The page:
Trump Threatened to Take Away Health Care From Members of Congress. Can He Do That?

U.S. President Donald Trump concludes his remarks about his proposed U.S. government effort against the street gang Mara Salvatrucha, or MS-13, to a gathering of federal, state and local law enforcement officials in Brentwood, New York, U.S. July 28, 2017. Trump threatened health care benefits for congress on Saturday. REUTERS/Jonathan Ernst

As Republican members of Congress have tried and failed to follow through with their campaign promise of repealing Obamacare, President Donald Trump has threatened to eliminate some health benefits for members of Congress and their staffs.

"If a new HealthCare Bill is not approved quickly, BAILOUTS for Insurance Companies and BAILOUTS for Members of Congress will end very soon!" Trump tweeted Saturday.

Congress members and their staffs were moved from the the typical federal employee health care benefits program to the Obamacare exchanges as part of the law. The Office of Personnel Management determined in 2013 that the federal government could help pay premiums on the exchanges for congressional employees, as Roll Call reported at the time.

Mick Mulvaney, the director of the Office of Management and Budget, told CNN's Jake Tapper Sunday on State of the Union that he had spoken "at length about that exact issue" with President Trump Saturday.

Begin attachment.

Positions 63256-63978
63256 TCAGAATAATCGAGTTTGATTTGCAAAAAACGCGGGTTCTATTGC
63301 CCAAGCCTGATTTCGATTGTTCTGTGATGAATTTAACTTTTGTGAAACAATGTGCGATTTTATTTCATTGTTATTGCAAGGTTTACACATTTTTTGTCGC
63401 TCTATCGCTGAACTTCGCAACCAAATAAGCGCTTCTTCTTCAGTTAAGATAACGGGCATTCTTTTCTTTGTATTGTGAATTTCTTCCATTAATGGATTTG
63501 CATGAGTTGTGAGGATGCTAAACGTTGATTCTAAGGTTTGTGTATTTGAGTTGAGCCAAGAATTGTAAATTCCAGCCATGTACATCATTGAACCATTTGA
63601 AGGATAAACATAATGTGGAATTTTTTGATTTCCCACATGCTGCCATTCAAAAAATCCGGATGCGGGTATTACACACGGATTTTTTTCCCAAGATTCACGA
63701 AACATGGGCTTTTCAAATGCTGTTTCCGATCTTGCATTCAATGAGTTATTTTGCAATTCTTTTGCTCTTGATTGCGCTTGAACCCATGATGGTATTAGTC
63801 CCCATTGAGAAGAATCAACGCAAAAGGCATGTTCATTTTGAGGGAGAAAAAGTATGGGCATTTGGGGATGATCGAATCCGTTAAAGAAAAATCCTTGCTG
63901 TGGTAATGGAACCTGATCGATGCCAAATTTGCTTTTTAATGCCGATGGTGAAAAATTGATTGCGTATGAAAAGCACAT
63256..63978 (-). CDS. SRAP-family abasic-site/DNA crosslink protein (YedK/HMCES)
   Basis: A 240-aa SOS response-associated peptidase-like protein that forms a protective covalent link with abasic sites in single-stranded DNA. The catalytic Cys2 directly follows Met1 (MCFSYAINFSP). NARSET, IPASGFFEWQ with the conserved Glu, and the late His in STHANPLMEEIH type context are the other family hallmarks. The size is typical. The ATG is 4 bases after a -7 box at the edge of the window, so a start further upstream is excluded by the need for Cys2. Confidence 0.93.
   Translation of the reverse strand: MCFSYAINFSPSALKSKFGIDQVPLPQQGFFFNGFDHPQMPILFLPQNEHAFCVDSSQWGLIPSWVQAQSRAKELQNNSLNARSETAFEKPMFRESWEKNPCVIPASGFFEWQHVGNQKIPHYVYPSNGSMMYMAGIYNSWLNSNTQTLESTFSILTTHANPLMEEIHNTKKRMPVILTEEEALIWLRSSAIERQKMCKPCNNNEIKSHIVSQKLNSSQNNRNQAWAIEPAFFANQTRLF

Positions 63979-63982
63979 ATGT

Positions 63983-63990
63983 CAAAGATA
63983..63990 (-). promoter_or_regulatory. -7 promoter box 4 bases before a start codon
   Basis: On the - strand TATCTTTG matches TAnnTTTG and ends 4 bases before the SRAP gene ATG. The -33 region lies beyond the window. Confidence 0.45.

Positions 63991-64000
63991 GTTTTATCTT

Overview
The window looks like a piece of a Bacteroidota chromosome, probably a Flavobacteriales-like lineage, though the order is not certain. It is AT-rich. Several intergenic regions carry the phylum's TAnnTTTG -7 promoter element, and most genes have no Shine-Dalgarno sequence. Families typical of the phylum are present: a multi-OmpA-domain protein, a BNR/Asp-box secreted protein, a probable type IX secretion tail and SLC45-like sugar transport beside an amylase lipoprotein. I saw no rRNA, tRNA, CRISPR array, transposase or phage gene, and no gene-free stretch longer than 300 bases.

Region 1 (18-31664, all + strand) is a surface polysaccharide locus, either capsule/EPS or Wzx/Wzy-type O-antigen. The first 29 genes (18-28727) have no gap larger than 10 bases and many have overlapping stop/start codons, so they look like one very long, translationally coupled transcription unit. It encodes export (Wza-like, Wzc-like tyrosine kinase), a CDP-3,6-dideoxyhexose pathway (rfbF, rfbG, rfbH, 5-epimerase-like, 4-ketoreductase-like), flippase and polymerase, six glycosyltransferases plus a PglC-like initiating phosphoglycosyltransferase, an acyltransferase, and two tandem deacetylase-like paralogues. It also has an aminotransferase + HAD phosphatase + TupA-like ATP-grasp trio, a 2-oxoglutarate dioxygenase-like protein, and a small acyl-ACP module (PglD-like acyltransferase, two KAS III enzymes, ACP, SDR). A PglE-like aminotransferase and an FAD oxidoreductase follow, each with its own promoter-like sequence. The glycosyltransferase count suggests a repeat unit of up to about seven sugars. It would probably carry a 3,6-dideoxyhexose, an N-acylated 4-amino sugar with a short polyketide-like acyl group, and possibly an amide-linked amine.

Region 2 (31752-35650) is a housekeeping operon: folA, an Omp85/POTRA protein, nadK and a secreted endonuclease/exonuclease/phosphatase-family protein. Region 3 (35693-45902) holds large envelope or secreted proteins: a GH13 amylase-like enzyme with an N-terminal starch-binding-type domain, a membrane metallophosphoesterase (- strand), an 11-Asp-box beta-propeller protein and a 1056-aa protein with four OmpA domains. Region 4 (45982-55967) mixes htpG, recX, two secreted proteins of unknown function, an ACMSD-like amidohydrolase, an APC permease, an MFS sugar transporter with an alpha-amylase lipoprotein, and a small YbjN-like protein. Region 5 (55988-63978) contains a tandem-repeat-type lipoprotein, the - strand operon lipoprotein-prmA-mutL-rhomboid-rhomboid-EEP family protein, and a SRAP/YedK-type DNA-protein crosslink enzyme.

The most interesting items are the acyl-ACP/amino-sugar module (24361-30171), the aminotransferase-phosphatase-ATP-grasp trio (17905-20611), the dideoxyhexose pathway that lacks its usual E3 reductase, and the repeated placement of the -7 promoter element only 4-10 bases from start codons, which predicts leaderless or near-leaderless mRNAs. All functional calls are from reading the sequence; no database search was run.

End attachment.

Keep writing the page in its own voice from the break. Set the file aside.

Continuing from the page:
"What he's saying is, 'Look, if Obamacare is hurting people, and it is, then why shouldn't it hurt insurance companies, and, more importantly, perhaps, for this discussion, members of Congress?" Mulvaney said. "There is a certain benefit that members of Congress get as part of an OPM decision from a couple of years ago, and I think the president is simply looking at this and going, 'Is this fair?"

Health benefits for congressional staffers had been subsidized by the federal government before passage of the Affordable Care Act, and continued to be so as the OPM's decision came before health plans for congressional staffers moved over to the Obamacare exchanges.

Although the original amendment putting members of Congress and their staffs onto the exchanges explicitly said employer reimbursements would continue, that language did not make it into the final Obamacare bill. The OPM's ruling came as partisan divides over the law made passage of a legislative fix a daunting proposition.

Since the regulation came from the OPM, and not an act of Congress, the administration technically could revoke these benefits. But the memo would have to officially be rescinded by the director of the OPM.

The office currently has an acting director, Kathleen McGettigan, who is a holdover from the Obama administration. McGettigan is a career OPM employee who has worked for the OPM for 25 years.

Trump has nominated George Nesterczuk, who worked in the OPM during the Ronald Reagan and George W. Bush presidencies, to lead the office. Nesterczuk, also a member of the Trump transition team, has not yet been confirmed by the Senate.

"Currently OPM is headed by Obama appointee. She will have to revoke the memo. Or get fired." Josh Blackman, an adjunct scholar at the libertarian Cato Institute, said on Twitter. "POTUS may need to install someone as head of OPM for purpose of rescinding memo."